To learn more about any of these opportunities, please contact: John Auwaerter at firstname.lastname@example.org
Designing the Parks Internship Program
The Center for Cultural Landscape Preservation has a long-standing history with the National Park Service Olmsted Center for Landscape Preservation. Every year, ESF students partake in the Designing the Park summer internship program, assisting park staff in examining opportunities to improve visitor experiences, while protecting and managing cultural and natural resources. Past opportunities include: Liberty Island, Flight 93 National Memorial and Arlington National Cemetery.
Check out their current opportunities at Designing the Parks Internships
Olmsted Center for Landscape Preservation Internship
The Olmsted Center for Landscape Preservation, part of the National Park Service offers internship positions throughout the year. These paid internships vary in duration and focus but are typically offered to graduating students and young professionals in landscape architecture, horticulture, historic preservation, history, GIS, or related fields, who seek professional experience in cultural landscape preservation.
Check out their current opportunities at The Olmsted Center for Landscape Preservation
Center for Cultural Landscape Preservation Summer Internship
The CCLP offers students summer internship positions working alongside the National Parks Service's Olmsted Center for Landscape Preservation on various projects. Position and application instructions are circulated through the department email during the spring semester.
ESF Research Assistantship
Each year the Center for Cultural Landscape Preservation offers positions to work on funded research projects primarily through the National Parks Service. This is a year long assistantship for 10 hours per week and covers half of the student's tuition. Projects vary year to year. Applications for these assistantships are circulated the semester prior through the Landscape Architecture department's assistantship opportunities.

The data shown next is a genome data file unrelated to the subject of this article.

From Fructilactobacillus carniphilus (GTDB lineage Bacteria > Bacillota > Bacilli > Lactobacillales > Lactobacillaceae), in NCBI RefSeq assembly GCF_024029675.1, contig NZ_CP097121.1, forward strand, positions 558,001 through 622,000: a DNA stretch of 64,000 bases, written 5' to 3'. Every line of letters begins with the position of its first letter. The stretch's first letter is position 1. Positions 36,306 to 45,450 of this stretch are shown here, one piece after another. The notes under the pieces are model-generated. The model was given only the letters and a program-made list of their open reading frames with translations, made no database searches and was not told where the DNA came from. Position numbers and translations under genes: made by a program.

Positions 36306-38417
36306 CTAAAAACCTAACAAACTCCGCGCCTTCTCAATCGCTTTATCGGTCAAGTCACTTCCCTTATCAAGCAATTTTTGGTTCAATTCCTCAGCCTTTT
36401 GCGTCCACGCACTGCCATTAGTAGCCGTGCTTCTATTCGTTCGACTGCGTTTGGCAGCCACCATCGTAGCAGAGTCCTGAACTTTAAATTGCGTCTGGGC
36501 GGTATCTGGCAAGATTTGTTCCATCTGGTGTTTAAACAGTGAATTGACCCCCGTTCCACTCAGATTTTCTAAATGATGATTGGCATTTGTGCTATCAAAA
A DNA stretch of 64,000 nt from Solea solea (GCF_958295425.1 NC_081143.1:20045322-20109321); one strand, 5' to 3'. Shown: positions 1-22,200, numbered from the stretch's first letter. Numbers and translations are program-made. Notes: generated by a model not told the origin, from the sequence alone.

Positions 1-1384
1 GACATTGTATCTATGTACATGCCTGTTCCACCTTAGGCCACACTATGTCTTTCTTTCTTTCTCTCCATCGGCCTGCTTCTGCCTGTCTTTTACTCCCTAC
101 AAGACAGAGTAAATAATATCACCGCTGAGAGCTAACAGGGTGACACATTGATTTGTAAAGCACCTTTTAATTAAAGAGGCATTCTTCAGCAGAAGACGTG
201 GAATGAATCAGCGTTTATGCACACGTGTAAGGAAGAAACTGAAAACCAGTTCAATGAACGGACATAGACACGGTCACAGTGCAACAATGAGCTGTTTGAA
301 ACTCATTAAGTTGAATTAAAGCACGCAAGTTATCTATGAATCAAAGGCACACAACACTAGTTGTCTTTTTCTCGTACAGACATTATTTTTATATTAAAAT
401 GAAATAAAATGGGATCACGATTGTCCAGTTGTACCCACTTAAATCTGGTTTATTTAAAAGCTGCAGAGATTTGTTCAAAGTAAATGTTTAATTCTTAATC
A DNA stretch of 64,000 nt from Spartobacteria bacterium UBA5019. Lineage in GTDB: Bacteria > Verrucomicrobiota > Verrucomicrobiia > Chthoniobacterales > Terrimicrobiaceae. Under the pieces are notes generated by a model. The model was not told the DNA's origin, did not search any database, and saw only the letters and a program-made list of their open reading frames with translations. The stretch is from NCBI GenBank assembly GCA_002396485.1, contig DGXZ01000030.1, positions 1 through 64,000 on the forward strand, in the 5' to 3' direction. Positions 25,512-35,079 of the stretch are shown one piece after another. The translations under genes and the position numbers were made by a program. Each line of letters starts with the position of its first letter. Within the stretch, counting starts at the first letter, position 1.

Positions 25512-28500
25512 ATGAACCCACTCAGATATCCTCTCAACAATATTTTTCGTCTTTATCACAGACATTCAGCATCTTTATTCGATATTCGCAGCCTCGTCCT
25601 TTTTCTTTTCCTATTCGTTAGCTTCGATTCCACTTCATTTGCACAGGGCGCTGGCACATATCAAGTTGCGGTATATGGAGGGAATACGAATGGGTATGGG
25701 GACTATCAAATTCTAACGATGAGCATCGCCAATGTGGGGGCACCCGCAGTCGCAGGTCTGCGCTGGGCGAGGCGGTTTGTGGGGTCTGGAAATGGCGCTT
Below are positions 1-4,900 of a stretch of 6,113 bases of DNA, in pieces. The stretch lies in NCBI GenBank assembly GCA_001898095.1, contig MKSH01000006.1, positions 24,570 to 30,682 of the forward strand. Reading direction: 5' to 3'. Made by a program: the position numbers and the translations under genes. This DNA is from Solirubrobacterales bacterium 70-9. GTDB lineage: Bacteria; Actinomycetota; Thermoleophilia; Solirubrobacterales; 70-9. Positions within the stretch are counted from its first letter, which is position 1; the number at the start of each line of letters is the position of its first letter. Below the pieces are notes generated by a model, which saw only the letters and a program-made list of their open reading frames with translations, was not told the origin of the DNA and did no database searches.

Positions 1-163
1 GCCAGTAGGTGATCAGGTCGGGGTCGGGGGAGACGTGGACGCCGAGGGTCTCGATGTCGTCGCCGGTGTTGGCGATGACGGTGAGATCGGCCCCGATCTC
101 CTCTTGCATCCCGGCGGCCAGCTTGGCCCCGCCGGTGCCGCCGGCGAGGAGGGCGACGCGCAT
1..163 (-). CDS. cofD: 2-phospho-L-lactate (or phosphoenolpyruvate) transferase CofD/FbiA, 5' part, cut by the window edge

Local Areas of Focus
Oakwood Cemetery - Syracuse, NY
Oakwood Cemetery, a 160-acre landmark was n 1859. It serves as a prime example of the mid-nineteenth century Rural Cemetery Movement. Oakwood is listed on the national register of historic places and is known as Syracuse's first public park, neighboring SUNY ESF's campus. There are many organizations and people working to support this time-less landscape, and you could too! One opportunity for independent study or internship could be connecting Oakwood into the City's Park Masterplan. The opportunities however, are endless.
Stone Quarry Hill Art Park - Cazenovia, NY
Stone Quarry Hill Art Park, with 104-acres of conserved land and over four miles of trails overlooks the breathtaking rural landscape of Cazenovia and Madison County. Inspired by the relationship between art and nature, the Art park provides a unique environment for the showcasing of art by emerging and established artists. Its mission is to educate and engage the public through exhibitions, collections, interpretation, and community outreach programs in the arts. Independent study or internship opportunities could contribute to the production of a Cultural Landscape Report, a document that can help preserve, maintain, and envision the Art Park for the future.
Barnes Mansion - Syracuse, NY
The Barnes Mansion, in Syracuse, NY was originally built in 1853 by George and Rebecca Barnes, ardent abolitionists. The Mansion is recognized by the National Park Service as an Underground Railroad Network to Freedom site and it is listed on the National Register of Historic Places. Independent study or internship opportunities for the Barnes Mansion could include preliminary research reviewing available historic information and a survey of the status of the grounds.